Researchers have uncovered a more efficient way to test people for kidney disease using a simple blood test that is affordable and although available in NHS laboratories is not yet widely used.
In a study, published today in Nature Medicine and led by the University of Glasgow, researchers have highlighted that a simple blood test - which could easily be adopted routinely in the NHS – is a better way of measuring both kidney and cardiovascular disease risk, as it offers a more precise diagnosis and could lead to better patient outcomes.
Chronic kidney disease characterised by gradual loss of kidney function over time, is common, affecting around 10 per cent of the population. It is also associated with premature cardiovascular disease and mortality and more rarely progresses to the point where patients need dialysis or a kidney transplant.
Amongst patients with Chronic Kidney Disease reducing the risk of cardiovascular disease relies on accurate diagnosis, recognition of risk and early identification and treatment of risk factors.
Dr Jennifer Lees, from the University of Glasgow’s Institute of Cardiovascular and Medical Sciences, said: “Our study emphasises how important renal function is for our general health, given that suboptimal renal function can lead to an increased risk of a cardiovascular event.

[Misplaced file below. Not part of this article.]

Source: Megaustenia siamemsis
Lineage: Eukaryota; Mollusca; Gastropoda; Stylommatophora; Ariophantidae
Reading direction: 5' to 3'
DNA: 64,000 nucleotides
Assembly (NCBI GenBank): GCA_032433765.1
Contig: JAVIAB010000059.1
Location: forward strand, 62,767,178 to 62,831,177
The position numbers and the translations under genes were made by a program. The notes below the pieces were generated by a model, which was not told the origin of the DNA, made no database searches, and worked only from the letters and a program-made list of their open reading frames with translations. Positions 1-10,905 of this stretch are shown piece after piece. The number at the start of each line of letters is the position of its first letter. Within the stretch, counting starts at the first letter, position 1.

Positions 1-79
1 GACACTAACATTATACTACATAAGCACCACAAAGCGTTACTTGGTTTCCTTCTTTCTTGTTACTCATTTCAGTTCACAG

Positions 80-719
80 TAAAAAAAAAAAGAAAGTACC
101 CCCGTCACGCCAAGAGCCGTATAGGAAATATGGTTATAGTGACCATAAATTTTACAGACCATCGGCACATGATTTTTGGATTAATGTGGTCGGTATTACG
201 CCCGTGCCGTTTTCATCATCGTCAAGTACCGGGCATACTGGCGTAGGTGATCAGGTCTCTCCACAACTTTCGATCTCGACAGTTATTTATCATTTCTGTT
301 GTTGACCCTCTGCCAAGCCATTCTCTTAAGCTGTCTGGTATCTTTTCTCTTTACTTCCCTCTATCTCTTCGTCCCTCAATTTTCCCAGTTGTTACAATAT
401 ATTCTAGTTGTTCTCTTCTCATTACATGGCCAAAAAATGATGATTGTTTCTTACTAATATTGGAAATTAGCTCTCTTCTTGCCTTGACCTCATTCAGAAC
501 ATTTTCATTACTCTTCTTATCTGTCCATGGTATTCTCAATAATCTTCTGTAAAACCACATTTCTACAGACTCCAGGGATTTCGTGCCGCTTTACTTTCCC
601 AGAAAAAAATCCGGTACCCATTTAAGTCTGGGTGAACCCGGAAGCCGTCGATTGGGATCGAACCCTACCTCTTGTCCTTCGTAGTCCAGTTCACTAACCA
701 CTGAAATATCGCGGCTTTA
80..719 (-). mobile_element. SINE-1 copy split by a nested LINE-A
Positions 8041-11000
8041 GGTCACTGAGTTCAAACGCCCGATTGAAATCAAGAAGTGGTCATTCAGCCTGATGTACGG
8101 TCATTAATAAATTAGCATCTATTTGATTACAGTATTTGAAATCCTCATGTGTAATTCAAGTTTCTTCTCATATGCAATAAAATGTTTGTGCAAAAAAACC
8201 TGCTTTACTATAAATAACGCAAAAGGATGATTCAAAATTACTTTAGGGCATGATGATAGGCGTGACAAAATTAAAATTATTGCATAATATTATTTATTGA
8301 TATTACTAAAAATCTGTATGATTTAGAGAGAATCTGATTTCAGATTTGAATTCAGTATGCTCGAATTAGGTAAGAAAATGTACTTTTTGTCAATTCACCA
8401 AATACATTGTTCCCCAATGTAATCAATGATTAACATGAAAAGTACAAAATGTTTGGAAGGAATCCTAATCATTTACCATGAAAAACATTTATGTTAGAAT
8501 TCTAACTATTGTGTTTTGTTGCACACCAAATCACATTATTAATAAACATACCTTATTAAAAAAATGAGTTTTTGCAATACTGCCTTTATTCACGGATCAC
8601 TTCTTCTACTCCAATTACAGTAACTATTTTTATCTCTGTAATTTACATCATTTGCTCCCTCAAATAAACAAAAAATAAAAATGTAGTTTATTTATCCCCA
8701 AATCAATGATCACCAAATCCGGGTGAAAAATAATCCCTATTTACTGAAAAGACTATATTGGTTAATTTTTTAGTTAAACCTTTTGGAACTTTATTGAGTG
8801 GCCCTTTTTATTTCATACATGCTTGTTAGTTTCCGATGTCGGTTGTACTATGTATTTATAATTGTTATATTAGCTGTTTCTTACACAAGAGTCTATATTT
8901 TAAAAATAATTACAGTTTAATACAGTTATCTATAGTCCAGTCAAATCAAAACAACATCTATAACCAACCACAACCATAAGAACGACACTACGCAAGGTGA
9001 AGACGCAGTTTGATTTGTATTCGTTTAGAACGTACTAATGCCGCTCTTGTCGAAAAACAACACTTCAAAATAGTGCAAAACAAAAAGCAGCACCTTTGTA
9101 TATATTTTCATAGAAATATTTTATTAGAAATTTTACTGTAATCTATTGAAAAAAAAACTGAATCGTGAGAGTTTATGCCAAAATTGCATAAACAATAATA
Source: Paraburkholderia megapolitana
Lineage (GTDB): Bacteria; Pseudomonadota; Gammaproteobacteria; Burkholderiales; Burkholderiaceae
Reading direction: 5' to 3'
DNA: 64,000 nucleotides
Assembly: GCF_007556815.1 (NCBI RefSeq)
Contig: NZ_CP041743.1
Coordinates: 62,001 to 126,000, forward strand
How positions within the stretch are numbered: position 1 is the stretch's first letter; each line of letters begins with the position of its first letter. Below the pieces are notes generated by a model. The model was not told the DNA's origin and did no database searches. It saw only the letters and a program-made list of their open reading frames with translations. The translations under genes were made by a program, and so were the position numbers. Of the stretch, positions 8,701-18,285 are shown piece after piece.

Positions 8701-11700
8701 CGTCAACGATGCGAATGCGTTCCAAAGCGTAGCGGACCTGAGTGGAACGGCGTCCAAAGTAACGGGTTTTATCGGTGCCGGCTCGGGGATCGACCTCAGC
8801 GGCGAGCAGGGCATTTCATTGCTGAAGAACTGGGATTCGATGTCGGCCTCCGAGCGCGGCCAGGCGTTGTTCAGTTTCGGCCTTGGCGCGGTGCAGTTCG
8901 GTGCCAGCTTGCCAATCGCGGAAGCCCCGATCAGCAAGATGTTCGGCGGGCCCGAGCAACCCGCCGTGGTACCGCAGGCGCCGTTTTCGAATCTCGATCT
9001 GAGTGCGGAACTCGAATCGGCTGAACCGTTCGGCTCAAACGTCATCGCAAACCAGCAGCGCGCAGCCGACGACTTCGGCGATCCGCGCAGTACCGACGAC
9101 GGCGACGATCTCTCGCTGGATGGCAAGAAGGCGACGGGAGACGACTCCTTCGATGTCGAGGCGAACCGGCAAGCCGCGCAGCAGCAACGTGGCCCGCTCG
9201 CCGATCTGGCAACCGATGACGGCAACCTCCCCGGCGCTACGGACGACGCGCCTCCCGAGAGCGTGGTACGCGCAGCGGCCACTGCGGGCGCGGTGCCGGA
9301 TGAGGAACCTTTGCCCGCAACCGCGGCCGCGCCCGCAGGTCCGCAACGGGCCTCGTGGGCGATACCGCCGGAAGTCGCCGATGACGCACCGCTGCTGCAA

“Our findings indicate that patients would benefit from the added predictive value of using a test called the cystatin C test. We would hope to see it adopted as the primary method for diagnosis of Chronic Kidney Disease – particularly for those patients with cardiovascular disease risk factors such as diabetes, hypertension or obesity.”
Paddy Mark, Professor of Nephrology, added: “For a relatively low cost – about £2.50 per test – doctors can use this test to gain a much clearer understanding of a patient’s kidney health, as well as cardiovascular risk. With this knowledge, doctors can identify and treat risk factors earlier and, hopefully, save more lives in the process.”
The study used data from over 400,000 patients in the UK Biobank and looked at three different kidney function tests for eGFR – estimated glomerular filtration rate – to determine which was the most clinically informative for predicting cardiovascular disease and mortality.
Using statistical models to compare the results, the researchers determined the cystatin C formula to be the best at predicting cardiovascular risk as compared to the traditionally-used serum creatinine method.
Cystatin C testing has been available in the NHS for over 10 years, and has a number of potential advantages over serum creatinine and is thought to be a more sensitive measure to estimate kidney function. However, cystatin C is around 10 times more expensive than serum creatinine at £2.50 per test, compared with £0.25 for serum creatinine.
Currently cystatin c is only used in highly specialised settings and is not available in all hospitals.
Dr Lees added: “Despite being recommended by the National Institute for Health and Care Excellence (NICE), measurement of cystatin C has not been widely adopted in clinical practice, presumably relating to uncertainty around the added value of a more expensive test.
“We hope our study shows that the adoption of this simple test would provide doctors with a precision medicine diagnosis for kidney disease and cardiovascular risk.”
The study, ‘Glomerular filtration rate by differing measures, albuminuria and prediction of cardiovascular disease, mortality and end-stage kidney disease’, is published in Nature Medicine. The work was funded by Chest, Heart and Stroke Association Scotland, The British Heart Foundation and Kidney Research UK.